Moss Pike facilitated this session and it was one of those sessions where you are tweeting out: “get your donkey in HERE!” If you missed the first ten minutes of the session you missed on how it all ties together. Besides sharing the idea of design thinking, they USED design thinking to attack the problem of increasing time for collaboration. Each time they hit on an “answer” or “question” they asked WHY and dove deeper into the initial question.
Make It Right Club Session:
By far one of my favorite ideas from EdcampLA. How many times do you use a worksheet and think man, I could have done something different with that. The Make It Right Club is at the heart of this idea. Participants take their worksheets and examine how they could be turned into something useful. Re-purposing education for better use. How awesome is that!
Teacher Confession Session:
This was the first time I had ever heard of this, but check out this post on running a teacher confession session.
Instructional Rounds Session:
Sean Ziebarth wasn’t going to facilitate a single session because he just wanted to learn from others. Totally respectable and admirable. He ended up running an instructional rounds session and it looked awesome. What a wonderful opportunity to show Instructional Rounds (IR) in action. David explains, “After a brief introduction he took his entire group to a session or two so they could observe instruction and engagement and then they returned to their classroom/session to debrief and share their observations. Try doing that during a paid conference.”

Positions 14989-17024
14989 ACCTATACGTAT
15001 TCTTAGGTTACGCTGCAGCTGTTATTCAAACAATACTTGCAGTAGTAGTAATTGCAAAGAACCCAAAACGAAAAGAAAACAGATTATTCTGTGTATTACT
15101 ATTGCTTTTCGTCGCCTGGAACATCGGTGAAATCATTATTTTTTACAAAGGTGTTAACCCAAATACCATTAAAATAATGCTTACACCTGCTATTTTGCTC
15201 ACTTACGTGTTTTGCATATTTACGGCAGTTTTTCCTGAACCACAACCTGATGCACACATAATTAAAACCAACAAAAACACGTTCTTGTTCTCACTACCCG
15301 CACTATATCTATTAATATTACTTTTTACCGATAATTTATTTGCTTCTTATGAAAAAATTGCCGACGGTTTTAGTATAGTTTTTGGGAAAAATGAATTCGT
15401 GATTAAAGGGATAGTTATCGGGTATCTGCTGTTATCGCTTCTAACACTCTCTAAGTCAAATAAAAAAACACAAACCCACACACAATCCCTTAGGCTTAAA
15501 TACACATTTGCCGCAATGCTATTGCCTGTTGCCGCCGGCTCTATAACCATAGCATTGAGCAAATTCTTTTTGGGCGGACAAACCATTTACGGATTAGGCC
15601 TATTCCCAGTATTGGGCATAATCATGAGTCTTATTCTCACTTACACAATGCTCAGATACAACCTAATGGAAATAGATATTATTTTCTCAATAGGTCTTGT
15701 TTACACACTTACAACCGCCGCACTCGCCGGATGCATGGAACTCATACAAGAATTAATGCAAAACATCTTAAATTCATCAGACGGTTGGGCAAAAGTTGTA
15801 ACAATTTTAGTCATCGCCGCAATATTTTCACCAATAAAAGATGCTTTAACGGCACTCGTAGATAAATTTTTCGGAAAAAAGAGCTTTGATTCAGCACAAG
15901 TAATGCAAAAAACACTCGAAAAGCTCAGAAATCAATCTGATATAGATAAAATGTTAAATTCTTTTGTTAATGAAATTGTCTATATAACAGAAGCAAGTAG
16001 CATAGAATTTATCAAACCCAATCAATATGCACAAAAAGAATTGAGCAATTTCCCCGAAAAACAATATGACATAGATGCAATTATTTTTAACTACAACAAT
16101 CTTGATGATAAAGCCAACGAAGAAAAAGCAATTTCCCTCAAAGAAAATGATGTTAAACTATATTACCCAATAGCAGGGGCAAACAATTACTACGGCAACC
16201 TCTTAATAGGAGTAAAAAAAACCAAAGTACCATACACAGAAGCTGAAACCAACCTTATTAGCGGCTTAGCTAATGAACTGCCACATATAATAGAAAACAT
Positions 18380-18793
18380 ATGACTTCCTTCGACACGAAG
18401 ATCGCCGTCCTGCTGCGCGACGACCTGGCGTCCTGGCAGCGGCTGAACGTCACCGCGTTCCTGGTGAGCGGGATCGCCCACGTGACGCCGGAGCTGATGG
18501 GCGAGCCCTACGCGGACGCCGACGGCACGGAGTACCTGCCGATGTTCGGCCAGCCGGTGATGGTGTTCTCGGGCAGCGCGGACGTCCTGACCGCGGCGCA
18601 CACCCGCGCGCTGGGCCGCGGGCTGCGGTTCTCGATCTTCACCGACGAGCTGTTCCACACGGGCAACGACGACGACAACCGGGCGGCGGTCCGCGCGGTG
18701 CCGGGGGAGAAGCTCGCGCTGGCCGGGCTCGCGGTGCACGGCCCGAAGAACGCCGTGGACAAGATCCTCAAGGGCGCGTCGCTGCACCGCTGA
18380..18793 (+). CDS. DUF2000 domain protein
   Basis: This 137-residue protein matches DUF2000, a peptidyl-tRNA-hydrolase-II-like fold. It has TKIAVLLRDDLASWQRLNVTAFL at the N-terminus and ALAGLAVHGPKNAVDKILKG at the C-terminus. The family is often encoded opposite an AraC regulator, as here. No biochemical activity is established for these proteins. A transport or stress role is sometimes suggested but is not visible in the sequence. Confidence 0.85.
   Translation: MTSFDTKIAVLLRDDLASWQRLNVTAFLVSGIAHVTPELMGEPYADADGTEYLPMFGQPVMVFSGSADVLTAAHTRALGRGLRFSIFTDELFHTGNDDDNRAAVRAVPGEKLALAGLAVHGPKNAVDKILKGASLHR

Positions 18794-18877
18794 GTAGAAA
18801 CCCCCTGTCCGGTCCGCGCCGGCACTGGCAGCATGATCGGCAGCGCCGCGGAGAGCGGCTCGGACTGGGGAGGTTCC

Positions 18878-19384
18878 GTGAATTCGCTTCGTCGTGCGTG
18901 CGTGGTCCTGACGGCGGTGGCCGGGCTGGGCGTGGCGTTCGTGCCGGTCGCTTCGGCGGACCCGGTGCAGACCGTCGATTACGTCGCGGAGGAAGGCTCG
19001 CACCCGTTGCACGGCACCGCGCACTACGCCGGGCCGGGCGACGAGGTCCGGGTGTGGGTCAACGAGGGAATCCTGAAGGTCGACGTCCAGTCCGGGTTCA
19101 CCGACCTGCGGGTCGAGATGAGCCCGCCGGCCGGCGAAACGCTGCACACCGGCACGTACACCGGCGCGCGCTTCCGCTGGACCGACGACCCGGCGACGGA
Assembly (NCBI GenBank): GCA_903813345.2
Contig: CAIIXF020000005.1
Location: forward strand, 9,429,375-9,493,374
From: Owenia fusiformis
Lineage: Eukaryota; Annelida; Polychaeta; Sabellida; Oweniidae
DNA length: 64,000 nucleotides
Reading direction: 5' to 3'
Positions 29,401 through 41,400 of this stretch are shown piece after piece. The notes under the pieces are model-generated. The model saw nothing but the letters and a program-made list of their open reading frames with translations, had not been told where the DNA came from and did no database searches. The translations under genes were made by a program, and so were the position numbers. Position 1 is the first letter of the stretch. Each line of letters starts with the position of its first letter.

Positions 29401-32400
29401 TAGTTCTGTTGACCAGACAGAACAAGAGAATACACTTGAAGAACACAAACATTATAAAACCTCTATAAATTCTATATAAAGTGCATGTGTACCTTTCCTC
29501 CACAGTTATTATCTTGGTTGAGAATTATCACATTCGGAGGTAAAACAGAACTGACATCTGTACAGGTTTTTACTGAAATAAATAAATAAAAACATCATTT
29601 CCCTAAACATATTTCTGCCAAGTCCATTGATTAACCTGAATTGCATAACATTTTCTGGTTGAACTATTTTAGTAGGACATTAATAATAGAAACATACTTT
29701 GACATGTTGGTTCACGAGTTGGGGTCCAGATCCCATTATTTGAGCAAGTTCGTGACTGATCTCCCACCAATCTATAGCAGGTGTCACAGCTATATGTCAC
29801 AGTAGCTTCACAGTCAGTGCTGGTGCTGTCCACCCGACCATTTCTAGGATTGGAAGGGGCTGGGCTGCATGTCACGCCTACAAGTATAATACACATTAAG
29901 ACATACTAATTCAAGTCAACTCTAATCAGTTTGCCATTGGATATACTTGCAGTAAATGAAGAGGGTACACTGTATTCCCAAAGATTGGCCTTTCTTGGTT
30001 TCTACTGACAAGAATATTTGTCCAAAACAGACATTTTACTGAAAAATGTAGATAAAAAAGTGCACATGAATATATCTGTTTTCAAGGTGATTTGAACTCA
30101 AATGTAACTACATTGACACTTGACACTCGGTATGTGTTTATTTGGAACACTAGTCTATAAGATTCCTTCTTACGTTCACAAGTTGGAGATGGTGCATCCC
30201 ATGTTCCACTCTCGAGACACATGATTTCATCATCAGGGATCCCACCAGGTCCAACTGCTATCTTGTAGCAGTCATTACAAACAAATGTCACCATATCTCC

We are proud to announce that our newest sponsor for Edcamp Fort Wayne 2014 is IPEVO. IPEVO is an innovative company that focuses on making versatile teaching tools instead of specialized “classroom equipment.” As their website states, “We go beyond the usual conventions of classroom technology — large, expensive, specialized and complex — to rethink simple and flexible solutions for interactive teaching in today’s classrooms.”
We welcome IPEVO to the Edcamp Fort Wayne family!
2013 was an exciting and invigorating year for Edcamp Fort Wayne. Not only did it mark the birth of our adventure, but it saw the relationships and ideas developed at EdcampFW flourish. Take a look at the follow-up article by Sherry Slater as we reflect on 2013 and get ready for Edcamp Fort Wayne 2014!
Recently, Katrina Fried of the Huffington Post shared commentary on the shared ideas and principles many of the best educators in the United States have. Here are the twelve rules for teachers to follow she narrowed it down to:
Rule 1: Rules are made to be broken.
“Really good education is all about risk-taking and about making a mess; learning is chaotic, right?”–Michael Goodwin, English teacher at Concord-Carlisle Regional High School in Concord, MA and founder of the experimental interdisciplinary high school program–Rivers and Revolutions
Rule 2: All for one, and one for all.
“On the first day of school I always tell my students that our classroom is their second home and that our class is an extension of their family. I believe this is just as important as creating an exceptional curriculum.”–Alma Suney Park, 6th grade teacher at Eastside College Preparatory in East Palo Alto, CA
Rule 3: Bring your passions into the classroom.
“As a professional spoken-word poet, I try to embody how learning to read and write well serves a purpose beyond the academic. These are critical skills that have the power to open up new worlds of opportunities. My poetry provides an entry point for my students to engage in literature, and empowers them to delve into text when they may have otherwise been hesitant to do so.”–Clint Smith, English teacher at Parkdale High School in Riverdale, MD
Rule 4: Never teach to the test.
“Exceptional test scores, brilliant job applicants, and competitive colleges should simply be by-products of a great education, not the sole purpose of it.”–Josh Anderson, English teacher and debate coach at Olathe Northwest High School in Olathe, KS and 2007 Kansas Teacher of the Year